Effective planning solidifies school/afterschool/summer learning collaboration.

Effective planning is essential for the success of school, afterschool, and summer learning initiatives. It must involve the principal and the afterschool and/or summer learning program site leaders and cannot be delegated to others. Each must know how and be able to connect and form a strong professional relationship and foster similar relationships among their respective professional staffs. Increasingly, for example, principals are instituting collaborative intervention-planning practices that involve their staffs and afterschool personnel in data analysis and the development of coordinated team approaches to helping students achieve.

School/community partnerships improve academics, attendance, and more for students at Holmes Junior High School in Cedar Falls, Iowa. Principal David Welter credits their afterschool program ECHOES (Every Child Has the Opportunity to Excel and Succeed), which offers a wide variety of programs and builds many positive adult-child relationships. According to Welter, the data that has been collected since their program was initiated in the 2002–03 school year show that collaboration between the Cedar Falls Community School District and the Cedar Falls community, along with innovative and engaging learning opportunities tied to academics and a caring and energetic staff, has produced positive results for their students. Tracking of students involved in the ECHOES program showed significant improvement in attendance, fewer behavioral referrals, and better grades (Welter, 2010).

Effective afterschool and summer learning programs expand learning opportunities.

Principals and afterschool leaders should meet briefly each week to coordinate their communications and plan the alignment of learning activities with the strong caution that afterschool and summer learning programs and activities not lead to a replication of what happens during regular school hours or the regular school year and thus simply become “more school” after school. Rather, both principals and afterschool leaders should want afterschool and summer learning to be the time and place in which young learners are free to explore, develop, and be enriched in a variety of differently structured activities and environments. Many successful programs are designed to offer activities, experiences, and relationships that promote students’ social and emotional development, often reducing the risk of delinquent behavior and further enhancing their academic performance and motivation to continue to learn. For some learners, the standard school day or school year does not allow adequate time to learn what is necessary for success in the modern workforce and world. High quality afterschool and summer learning programs provide more time and opportunity for those who need it most, taking into account and accommodating the different ways students learn.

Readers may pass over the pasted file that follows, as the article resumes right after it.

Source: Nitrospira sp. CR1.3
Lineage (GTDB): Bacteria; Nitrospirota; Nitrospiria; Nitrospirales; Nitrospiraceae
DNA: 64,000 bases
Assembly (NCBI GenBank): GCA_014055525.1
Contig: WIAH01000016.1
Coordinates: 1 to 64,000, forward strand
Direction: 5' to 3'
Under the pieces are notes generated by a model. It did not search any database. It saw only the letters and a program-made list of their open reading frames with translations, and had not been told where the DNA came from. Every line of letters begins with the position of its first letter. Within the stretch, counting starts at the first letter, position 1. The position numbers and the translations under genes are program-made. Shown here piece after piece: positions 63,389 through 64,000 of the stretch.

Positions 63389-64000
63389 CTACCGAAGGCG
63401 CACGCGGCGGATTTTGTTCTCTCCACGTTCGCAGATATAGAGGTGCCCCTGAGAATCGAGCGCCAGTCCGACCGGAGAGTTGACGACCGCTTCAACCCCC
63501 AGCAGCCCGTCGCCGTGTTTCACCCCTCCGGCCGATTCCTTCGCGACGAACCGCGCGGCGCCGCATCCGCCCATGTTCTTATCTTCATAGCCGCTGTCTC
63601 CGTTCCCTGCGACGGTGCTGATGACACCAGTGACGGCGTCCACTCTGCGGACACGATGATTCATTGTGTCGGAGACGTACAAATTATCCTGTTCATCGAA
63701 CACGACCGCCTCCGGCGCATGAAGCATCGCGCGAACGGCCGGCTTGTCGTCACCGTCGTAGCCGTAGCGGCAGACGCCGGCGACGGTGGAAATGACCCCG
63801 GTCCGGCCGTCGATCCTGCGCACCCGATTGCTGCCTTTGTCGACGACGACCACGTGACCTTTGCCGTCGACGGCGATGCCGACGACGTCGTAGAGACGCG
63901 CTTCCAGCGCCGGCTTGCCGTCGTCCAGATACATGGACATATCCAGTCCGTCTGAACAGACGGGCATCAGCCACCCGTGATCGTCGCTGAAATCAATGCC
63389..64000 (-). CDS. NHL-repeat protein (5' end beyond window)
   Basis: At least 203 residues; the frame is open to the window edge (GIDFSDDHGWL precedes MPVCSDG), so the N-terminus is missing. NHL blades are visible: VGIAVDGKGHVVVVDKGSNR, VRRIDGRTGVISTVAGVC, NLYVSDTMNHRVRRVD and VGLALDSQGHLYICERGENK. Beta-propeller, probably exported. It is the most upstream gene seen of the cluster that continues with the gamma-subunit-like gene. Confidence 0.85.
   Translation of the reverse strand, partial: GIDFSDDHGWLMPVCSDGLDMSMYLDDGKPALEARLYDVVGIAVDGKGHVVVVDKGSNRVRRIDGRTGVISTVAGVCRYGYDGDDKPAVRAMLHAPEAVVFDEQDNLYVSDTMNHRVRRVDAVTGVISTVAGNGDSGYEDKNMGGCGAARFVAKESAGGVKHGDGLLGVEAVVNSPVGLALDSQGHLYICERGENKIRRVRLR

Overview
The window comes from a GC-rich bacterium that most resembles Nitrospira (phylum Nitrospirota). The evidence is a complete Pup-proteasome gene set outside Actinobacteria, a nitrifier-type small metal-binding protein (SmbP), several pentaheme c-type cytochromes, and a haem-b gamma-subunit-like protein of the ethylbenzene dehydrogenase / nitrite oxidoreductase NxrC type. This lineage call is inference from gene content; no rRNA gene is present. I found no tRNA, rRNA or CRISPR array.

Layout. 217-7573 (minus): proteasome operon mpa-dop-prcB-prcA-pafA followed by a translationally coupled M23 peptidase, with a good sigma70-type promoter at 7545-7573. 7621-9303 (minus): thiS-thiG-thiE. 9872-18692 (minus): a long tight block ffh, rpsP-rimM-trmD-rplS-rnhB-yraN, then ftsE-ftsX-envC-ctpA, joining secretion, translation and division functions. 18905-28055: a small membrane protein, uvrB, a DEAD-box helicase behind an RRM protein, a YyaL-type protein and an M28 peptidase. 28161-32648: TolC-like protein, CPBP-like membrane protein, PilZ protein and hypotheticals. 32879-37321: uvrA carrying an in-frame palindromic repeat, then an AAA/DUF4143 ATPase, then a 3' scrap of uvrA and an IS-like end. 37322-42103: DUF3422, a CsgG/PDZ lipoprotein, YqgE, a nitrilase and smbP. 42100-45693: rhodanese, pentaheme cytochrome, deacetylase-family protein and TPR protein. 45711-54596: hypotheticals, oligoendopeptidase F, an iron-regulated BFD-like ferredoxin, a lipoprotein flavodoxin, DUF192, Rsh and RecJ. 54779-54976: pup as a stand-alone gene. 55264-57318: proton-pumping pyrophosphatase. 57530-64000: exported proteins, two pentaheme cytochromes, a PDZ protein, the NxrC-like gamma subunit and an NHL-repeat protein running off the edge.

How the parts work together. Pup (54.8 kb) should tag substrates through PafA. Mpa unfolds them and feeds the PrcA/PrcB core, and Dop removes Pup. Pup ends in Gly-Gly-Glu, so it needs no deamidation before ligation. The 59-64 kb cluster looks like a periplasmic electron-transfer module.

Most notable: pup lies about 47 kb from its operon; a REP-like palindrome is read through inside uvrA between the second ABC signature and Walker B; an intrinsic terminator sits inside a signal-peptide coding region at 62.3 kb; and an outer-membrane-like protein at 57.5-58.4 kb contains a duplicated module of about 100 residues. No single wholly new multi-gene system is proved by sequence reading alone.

Student learning is no longer the sole province of schools. Therefore, it is imperative that principals and afterschool program site leaders, along with their faculty and staff colleagues, strive to build strong ties of mutual support for enriching the experiences of children and youth in schools and afterschool and summer learning programs in every learning community throughout our nation. As the nation’s economy improves, we also welcome state and local efforts to develop policies and make financial investments that invite and encourage expanded learning opportunities after school and during the summertime through strong school-community partnerships.

by Gail Connelly, NAESP Executive Director, and Paul Young, former Executive Director of the National Afterschool Association.